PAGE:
After watching one of those documentaries on Netflix. You might wonder does broccoli have more protein than steak. Like all things in nutrition, it depends.
Unlike a politician I will give you the brief answer you were looking for. No.
Now if you want the nuanced answer. Keep reading.
This isn’t a debate about ethics or veganism. You’re a grown adult, it’s not my job to tell you what to put in your mouth.
How to compare how much more protein does steak have than broccoli?
First of all steak isn’t this one entity. Steak comes in different cuts. Different cuts mean different nutritional values. My degree isn’t in veterinary medicine, but even I know different parts of a cow, will have different amounts of fat.
Fattier cuts of steak will have more fat, more calories and less protein. Less fattier cuts will have less calories, less fat and more protein.
When someone asks does broccoli have more protein than steak. We could be talking about various steaks. Someone could be comparing broccoli to the lowest protein, fattiest cut of steak.
Protein content of steak vs broccoli per 282 calories. Which does have more protein?
To keep things fair, I have chosen 3 different cuts of steak. Rump, Sirloin and Fillet. They are all compared with 655g of broccoli. Eveything’s from Tesco.
As you can see calorie for calorie each cut of steak has more protein than broccoli. I must say it’s very close, but steak still wins. Even the worst steak has more protein than broccoli, calorie for calorie.
Calorie for calorie broccoli has less protein than steak.
Also gram for gram broccoli has far less protein than steak. To get 30 grams of protein from broccoli, you’ll need 700g. That is a lot. You’d only need one cut of steak to get 30g of protein.
You might not think thats a bad thing, but you’d need 5 stalks of broccoli. That’s a lot of one food. Eating that much of the same food is going to be a tough ordeal. I don’t care how big your appetite is, even I’d struggle. Come to think of it, I would not want to share a bed with some that ate 5 stalks of broccoli everyday.
So even if broccoli did have more protein calorie for calorie. It would still be irrelevant due to the amount you’d have to eat. An ant would be stronger than us if it were our size, but it’s not our size, so it’s not stronger than us.
Complete proteins vs incomplete proteins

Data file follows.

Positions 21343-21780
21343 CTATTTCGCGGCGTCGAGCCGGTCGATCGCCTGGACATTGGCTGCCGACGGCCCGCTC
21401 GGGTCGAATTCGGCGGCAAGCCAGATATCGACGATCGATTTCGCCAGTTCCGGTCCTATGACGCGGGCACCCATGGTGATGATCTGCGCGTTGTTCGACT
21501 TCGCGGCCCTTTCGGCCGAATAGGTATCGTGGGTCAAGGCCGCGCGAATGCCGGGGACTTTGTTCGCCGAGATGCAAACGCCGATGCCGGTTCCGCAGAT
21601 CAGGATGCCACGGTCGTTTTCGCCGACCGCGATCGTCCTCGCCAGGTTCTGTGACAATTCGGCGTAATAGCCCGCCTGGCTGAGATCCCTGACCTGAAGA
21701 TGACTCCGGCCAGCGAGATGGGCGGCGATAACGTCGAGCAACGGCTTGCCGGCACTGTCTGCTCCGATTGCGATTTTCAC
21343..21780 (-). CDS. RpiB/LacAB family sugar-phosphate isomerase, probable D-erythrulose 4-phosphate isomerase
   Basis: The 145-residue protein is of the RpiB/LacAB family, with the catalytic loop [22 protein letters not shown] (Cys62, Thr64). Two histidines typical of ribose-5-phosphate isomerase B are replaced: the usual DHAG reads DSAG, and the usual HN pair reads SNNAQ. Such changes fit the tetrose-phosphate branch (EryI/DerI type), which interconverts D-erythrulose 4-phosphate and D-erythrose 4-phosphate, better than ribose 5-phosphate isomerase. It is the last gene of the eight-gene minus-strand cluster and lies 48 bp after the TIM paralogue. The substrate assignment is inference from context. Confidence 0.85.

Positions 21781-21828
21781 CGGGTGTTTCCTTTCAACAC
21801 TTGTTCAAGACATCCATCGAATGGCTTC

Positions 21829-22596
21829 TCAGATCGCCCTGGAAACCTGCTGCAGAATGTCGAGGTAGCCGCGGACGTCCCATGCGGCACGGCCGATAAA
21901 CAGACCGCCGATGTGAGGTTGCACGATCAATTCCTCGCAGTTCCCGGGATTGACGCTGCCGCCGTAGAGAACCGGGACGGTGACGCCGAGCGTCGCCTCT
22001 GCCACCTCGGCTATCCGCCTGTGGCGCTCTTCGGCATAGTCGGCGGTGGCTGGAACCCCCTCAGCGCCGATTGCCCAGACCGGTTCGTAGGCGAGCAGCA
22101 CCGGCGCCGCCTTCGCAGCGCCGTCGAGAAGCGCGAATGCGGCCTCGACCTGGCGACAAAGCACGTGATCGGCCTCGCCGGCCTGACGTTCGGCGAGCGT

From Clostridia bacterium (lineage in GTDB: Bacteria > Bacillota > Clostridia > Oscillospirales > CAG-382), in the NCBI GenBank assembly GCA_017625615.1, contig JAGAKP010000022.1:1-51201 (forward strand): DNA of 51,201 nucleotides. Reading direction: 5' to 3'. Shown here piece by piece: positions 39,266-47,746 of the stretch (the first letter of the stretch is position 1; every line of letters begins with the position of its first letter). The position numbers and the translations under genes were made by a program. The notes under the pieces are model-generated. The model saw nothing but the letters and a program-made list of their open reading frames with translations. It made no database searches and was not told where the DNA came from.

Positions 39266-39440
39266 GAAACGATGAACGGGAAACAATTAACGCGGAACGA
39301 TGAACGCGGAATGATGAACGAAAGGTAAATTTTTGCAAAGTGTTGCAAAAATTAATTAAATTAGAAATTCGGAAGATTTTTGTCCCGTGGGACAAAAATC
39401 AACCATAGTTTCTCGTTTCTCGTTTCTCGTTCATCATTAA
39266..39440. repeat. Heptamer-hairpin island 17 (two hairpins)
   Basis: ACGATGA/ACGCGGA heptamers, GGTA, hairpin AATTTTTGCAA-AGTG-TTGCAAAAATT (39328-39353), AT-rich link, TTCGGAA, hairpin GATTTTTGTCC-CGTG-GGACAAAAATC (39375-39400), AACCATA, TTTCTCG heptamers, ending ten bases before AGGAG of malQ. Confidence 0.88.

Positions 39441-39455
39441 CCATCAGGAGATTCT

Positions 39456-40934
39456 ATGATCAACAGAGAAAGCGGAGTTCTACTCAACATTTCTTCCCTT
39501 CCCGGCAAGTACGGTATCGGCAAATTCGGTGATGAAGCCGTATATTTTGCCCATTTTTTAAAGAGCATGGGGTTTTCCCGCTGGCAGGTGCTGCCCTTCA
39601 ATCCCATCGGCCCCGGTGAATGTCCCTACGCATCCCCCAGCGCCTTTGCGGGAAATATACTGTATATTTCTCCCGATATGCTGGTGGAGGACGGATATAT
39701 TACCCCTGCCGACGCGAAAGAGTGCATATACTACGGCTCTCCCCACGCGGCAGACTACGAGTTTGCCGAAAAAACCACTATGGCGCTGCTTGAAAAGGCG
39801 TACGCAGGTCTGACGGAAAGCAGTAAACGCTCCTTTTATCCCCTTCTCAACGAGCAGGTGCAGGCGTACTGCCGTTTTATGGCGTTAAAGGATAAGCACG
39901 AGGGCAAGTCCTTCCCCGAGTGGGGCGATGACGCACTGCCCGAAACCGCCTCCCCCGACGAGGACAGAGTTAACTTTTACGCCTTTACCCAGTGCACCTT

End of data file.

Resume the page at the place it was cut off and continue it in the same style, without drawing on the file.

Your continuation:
A complete has all 20 amino acids. Amino acids are the small building blocks that make a protein. Your body needs all 20.
Foods that come from animals have all 20. Foods that come from plants don’t.
So steak has all 20, broccoli only has 9. So even if it did have more protein, it doesn’t hall all the amino acids to be a complete protein.
Imagine 2 cars having a race. If broccoli was a car. It would be a car that’s missing certain parts of it. So you may have the shell of a car, but it’s missing its engine. Where as steak is the complete car.
If you are vegan, you need to eat a variety of plants to get all the amino acids. They combine to form a complete protein. So broccoli could be the shell of a car, rice could be the engine and peas could be the interior. You could have the best car in the world. But without an engine or interior, it’s useless.
A case for broccoli and plant proteins
I don’t want you to read this thinking I’m team meat and anti veg. In fact I’m not a fan of red meat. So if anything, you’d think I’d be biased against steak. But thats not how science works.
Anyway where broccoli wins, is that it has no saturated fat. Some cuts of steak can be very high in saturated fat. When cooked in butter that doesnt help either. A little satuated fat here and there is fine. But eaten in excess can lead to higher cholesterol and blood pressure.
The protein content in broccoli isn’t bad as you can see. Other vegetables are okay in protein too. If you eat a large variety of veggies everyday, you can get a decent amount of protein. This is without eating loads of animal products. A variety also means you’re more likely to get all the amino acids.
Sorry vegans, the broccoli argument needs to end.
For everyone else have your steak, but have broccoli too.
Josh is a Registered Associate Nutritionist, with the Association for Nutrition (AFN). He completed his degree in Nutrition at the University of Roehampton in 2021. He passed with a First Class with Honours.
Josh is also a tutor for up-and-coming Personal Trainers, where he teaches a Level 4 Advanced Nutrition course. This is for Personal Trainers looking to upskill their nutrition knowledge. This is done at Norfolk Health & Fitness.